A lot has changed since the Vikings and Packers first clashed back in Week 1. What was billed as a heavyweight fight between the two leading contenders for the NFC North was instead a dominant performance by the road team, with the Packers winning 43-34 in a game that was much more of a blowout than the final score indicates.
Since then, the two teams have essentially continued to play like they did in the opener. The Packers are 5-1 and look like one of the top contenders in the NFC, while the Vikings are 1-5 in what has been a disastrous season in Minnesota. Ahead of the rematch this Sunday at Lambeau Field, I caught up with Bill Huber of SI's PackerCentral to chat about how Green Bay has looked through six games.
Outside of a clunker in Tampa, the Packers have been phenomenal all season. Was there anything too concerning that happened in that Buccaneers game, or was it just a dud performance against a really good team?
Well, that’s what the team is calling it – a dud. Aaron Rodgers called it an “anomaly” after the game. I’m not so sure.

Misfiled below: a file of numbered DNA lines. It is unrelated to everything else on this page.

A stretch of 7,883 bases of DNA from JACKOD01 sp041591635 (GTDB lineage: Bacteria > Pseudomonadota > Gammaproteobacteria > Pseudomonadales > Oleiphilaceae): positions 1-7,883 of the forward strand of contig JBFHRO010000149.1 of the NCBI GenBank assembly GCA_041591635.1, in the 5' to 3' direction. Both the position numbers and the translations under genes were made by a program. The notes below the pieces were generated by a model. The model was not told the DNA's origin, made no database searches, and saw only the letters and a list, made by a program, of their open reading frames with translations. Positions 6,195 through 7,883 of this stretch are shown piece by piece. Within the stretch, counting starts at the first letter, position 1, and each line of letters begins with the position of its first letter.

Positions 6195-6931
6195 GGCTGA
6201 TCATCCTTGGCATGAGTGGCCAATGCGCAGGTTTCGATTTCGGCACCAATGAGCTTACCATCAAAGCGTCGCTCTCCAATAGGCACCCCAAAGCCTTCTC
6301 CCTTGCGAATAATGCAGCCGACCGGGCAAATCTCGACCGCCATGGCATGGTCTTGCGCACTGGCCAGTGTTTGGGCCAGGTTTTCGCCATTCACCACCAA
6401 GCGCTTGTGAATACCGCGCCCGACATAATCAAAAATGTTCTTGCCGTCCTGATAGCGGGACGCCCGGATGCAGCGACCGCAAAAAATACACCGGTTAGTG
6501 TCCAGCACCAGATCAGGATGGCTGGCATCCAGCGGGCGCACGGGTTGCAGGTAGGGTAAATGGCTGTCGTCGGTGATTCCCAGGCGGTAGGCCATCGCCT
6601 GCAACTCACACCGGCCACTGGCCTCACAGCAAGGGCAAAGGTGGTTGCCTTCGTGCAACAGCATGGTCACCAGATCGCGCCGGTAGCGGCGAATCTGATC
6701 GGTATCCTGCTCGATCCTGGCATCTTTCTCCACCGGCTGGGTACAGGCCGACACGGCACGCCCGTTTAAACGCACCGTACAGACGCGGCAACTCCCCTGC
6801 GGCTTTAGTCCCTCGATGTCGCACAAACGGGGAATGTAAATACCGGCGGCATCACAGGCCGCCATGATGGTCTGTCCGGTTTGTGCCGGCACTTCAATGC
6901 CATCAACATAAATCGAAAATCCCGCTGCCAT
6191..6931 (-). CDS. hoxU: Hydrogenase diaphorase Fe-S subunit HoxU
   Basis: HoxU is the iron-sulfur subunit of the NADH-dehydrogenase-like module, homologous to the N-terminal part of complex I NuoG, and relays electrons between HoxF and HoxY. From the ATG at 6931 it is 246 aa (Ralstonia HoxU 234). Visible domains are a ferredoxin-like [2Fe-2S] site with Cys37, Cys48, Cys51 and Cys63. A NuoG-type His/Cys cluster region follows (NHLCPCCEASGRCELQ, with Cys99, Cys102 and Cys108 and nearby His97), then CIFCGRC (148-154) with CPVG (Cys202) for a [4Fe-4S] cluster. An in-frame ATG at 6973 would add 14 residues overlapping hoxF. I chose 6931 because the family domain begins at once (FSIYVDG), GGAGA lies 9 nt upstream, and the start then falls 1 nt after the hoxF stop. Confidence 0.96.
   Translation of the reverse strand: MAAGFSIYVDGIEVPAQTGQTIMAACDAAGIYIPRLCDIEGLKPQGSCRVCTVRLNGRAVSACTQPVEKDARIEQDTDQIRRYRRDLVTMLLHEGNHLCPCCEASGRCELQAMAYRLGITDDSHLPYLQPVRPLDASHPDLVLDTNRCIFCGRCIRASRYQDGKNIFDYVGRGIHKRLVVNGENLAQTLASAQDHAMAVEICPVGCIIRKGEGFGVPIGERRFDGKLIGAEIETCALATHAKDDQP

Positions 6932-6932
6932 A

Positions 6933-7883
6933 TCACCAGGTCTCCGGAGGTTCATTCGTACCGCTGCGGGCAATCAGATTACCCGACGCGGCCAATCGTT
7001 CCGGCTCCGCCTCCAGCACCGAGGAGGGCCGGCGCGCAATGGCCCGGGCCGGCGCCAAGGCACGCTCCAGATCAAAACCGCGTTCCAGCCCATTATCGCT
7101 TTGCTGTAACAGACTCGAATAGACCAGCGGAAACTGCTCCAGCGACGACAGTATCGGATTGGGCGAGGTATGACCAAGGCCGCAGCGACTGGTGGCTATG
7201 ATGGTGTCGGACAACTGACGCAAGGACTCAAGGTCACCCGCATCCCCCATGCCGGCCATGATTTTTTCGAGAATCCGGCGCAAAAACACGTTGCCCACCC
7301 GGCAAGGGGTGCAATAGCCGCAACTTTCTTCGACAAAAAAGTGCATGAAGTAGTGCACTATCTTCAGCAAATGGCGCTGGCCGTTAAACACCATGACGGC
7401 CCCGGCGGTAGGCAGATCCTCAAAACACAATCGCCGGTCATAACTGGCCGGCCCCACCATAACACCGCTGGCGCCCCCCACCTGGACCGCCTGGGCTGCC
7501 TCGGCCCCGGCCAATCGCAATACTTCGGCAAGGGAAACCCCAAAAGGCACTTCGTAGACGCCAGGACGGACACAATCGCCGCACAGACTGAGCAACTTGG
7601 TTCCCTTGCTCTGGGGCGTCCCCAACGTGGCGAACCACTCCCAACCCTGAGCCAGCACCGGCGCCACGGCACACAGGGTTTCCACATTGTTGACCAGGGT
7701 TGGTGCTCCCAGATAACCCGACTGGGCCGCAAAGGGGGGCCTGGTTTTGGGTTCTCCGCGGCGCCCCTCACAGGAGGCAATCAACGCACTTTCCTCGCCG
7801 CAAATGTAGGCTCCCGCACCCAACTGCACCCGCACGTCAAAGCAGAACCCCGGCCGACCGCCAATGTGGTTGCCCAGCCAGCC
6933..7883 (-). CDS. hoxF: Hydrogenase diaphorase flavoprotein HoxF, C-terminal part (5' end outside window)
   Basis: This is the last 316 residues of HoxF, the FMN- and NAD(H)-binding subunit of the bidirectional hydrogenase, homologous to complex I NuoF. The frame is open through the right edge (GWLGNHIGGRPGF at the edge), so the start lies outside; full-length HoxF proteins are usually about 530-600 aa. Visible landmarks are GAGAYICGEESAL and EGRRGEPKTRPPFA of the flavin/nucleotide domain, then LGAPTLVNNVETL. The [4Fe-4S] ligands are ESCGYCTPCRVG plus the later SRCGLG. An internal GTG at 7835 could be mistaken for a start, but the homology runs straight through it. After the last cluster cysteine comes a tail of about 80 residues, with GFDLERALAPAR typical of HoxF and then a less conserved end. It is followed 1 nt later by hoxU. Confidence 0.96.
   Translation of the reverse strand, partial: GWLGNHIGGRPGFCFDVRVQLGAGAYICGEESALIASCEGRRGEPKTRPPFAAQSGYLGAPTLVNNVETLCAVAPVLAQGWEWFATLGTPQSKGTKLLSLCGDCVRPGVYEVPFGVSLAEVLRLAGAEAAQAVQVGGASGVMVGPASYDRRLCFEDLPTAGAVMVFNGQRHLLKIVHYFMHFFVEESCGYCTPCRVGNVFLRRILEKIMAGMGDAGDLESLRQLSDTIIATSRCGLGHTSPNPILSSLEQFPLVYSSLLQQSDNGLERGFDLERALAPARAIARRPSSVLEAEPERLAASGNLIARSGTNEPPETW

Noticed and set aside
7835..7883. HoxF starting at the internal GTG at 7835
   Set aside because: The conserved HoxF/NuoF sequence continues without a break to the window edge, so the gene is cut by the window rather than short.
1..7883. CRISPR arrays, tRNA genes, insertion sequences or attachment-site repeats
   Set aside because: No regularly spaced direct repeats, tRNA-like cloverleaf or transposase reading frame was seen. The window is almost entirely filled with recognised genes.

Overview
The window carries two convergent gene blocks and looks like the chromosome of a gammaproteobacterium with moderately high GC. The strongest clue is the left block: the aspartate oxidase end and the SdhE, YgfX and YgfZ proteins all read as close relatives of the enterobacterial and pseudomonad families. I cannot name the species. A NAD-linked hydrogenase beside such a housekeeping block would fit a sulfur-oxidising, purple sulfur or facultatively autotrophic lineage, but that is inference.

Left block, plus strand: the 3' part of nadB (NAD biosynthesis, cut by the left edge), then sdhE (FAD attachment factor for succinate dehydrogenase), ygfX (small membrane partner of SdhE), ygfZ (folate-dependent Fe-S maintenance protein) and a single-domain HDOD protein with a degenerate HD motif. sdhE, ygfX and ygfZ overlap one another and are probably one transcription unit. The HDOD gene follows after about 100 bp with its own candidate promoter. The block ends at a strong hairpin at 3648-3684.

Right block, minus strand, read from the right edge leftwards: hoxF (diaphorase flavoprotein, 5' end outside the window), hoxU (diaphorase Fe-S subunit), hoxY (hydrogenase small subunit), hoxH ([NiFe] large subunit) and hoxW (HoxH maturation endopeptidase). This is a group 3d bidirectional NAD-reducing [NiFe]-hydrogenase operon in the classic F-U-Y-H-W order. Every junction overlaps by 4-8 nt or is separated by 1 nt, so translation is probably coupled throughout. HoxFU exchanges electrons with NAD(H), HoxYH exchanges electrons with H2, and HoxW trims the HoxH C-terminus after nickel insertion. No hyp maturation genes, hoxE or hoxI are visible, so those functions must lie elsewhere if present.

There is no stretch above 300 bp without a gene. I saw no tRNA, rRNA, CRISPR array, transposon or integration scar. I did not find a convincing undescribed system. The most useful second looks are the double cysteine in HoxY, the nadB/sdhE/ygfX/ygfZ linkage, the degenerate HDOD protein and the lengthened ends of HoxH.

The Packers are second in the NFL in scoring but their five victories have come against teams ranked 20th or worse in points allowed. Their one game against a quality defense was against Tampa Bay, which is eighth in points allowed. The Packers couldn’t even get to midfield during the final three quarters, let alone score points.
So, we’ll see. Players aren’t supposed to look ahead but journalists can do whatever we want. After this game, the Packers will play at San Francisco on Thursday. They got crushed by the 49ers twice last season, including the NFC Championship Game. That can’t happen again.
Davante Adams might be the best receiver in football, but the secondary weapons just don't seem to be there with Allen Lazard on IR. Adams getting 196 of Rodgers' 283 passing yards last week is a mind-blowing stat. Considering how well rookie receivers are doing this year, do you think Brian Gutekunst has any regrets about not taking one?